By Therese Fink Meyerhoff
It’s safe to say that before the last quarter of 2019, the circle of people who had given significant thought to pandemics was relatively small. Father Michael Rozier, SJ, was among that group. He spent seven months of his Jesuit formation at the World Health Organization, working on ethics and international health issues. He has a Ph.D. in health management and policy and teaches courses in global health and in ethical leadership in health care. So, when SARS-CoV-2 (severe acute respiratory syndrome coronavirus 2) – commonly called COVID-19 – was declared a pandemic – Fr. Rozier was in demand.
“Over the past year, people have justifiably felt more anxious. Whenever I can give resources to help reduce anxiety and help people be informed and not act out of fear – that’s the best,” he said. “I have been trained well by the Society of Jesus and I am grateful for those moments when I can give back.”
Father Rozier was busy even before COVID-19. He teaches both graduate and undergraduate students at Saint Louis University, writes about ethics in health care and accommodates frequent speaking requests. In the past year, he also advised the leaders of this province on how to respond to the pandemic effectively and ethically.
In the meantime, he adapted his courses to highlight real-time issues. “In past semesters, we would discuss things like the ethical allocation of ventilators, or whether employers had the right to require vaccinations,” Fr. Rozier said, noting that students often found those discussions farfetched. But, in the past year, “I got messages from former students thanking me for those conversations, saying they were the only members of their staffs who had ever considered these ethical issues. It was pretty gratifying.”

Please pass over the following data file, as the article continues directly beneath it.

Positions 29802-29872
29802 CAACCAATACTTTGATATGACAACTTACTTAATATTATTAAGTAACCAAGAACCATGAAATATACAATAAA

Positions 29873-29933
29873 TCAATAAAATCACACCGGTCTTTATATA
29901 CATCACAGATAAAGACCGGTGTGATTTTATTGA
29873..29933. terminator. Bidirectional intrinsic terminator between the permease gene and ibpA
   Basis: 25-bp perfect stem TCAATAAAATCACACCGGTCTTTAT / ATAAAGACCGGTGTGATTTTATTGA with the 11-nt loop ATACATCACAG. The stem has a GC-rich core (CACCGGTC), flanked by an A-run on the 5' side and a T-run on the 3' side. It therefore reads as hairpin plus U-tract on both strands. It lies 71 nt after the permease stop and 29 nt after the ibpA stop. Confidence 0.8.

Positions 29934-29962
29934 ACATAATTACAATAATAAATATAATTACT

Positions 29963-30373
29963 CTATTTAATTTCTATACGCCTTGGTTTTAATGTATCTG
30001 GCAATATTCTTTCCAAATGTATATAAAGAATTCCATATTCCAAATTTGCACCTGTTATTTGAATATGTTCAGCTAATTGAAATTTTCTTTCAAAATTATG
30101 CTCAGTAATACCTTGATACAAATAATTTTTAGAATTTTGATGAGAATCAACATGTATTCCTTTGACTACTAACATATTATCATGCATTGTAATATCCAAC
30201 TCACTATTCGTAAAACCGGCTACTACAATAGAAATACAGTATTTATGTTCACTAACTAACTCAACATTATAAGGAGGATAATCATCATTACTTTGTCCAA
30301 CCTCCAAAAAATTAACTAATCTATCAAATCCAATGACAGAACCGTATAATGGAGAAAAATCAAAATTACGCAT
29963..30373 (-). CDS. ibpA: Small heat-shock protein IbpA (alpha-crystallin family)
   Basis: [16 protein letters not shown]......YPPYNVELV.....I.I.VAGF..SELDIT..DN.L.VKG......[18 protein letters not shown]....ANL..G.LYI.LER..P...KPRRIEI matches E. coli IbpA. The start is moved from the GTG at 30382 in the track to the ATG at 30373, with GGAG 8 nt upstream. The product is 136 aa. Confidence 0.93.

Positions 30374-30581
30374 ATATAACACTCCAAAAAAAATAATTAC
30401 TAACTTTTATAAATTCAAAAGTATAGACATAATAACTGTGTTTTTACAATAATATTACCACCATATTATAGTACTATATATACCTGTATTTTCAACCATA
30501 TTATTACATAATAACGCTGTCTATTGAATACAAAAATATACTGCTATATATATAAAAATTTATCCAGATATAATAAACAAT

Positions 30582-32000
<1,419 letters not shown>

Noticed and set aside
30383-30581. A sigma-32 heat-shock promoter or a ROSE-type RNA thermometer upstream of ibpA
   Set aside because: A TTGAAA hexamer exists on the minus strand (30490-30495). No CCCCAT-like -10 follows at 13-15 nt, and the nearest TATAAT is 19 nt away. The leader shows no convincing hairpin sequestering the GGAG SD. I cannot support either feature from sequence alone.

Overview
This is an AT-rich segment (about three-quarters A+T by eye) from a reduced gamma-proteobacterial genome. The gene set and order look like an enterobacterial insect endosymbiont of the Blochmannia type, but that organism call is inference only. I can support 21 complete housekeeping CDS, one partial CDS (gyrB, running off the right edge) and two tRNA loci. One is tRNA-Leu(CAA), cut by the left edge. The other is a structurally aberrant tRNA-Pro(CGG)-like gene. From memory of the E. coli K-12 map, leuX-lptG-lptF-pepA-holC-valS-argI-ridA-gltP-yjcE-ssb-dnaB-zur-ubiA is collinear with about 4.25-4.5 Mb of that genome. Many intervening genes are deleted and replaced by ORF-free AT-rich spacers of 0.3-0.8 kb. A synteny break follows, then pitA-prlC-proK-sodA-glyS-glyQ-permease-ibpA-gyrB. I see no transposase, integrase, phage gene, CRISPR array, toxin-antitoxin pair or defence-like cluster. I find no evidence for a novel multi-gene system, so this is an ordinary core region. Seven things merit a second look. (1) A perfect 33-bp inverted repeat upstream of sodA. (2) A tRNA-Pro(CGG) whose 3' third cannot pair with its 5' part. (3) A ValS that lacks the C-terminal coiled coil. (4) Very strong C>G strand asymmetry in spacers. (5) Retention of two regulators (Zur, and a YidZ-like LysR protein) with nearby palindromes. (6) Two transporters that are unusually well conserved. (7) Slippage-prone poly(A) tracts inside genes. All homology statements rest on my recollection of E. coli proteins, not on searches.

In the future, this past year is likely to be a case study for students in health sciences. Father Rozier says the most important question at this point in the pandemic is not about PPE allocation or vaccination requirements, but “How do we not fear our fellow person?” He wants to encourage Americans to approach this question realistically, acknowledging that some people might pose risks, but that fear mongering and “othering” is destructive.
“I encourage open conversations and honest relationships,” he says. “If you’re not comfortable asking someone if they’re vaccinated, you’re probably not close enough to spend time with them in close proximity. We as a people of faith need to put energy into how to be hopeful and bridge divisions, such as those we’ve seen in the past year. We want to be models of how not to fall victim to the ways of the world.”
Father Rozier has been impressed by the creative energy demonstrated by people working in schools, parishes and retreat centers. “In some of our parishes, we have more people attending evening programs on Zoom than we had attending in person (before the pandemic). This is wonderful in the way it helped to create a sense of community, but we don’t want to become ‘too virtual,’” he said. “As in all things, these innovations are good in how they help us achieve our desired end.”
Like the rest of us, Fr. Rozier is looking forward to the day when the coronavirus is not as topical as it is now. “Very few academics want to be relevant in real time,” he said. “We in public health would welcome becoming less relevant.”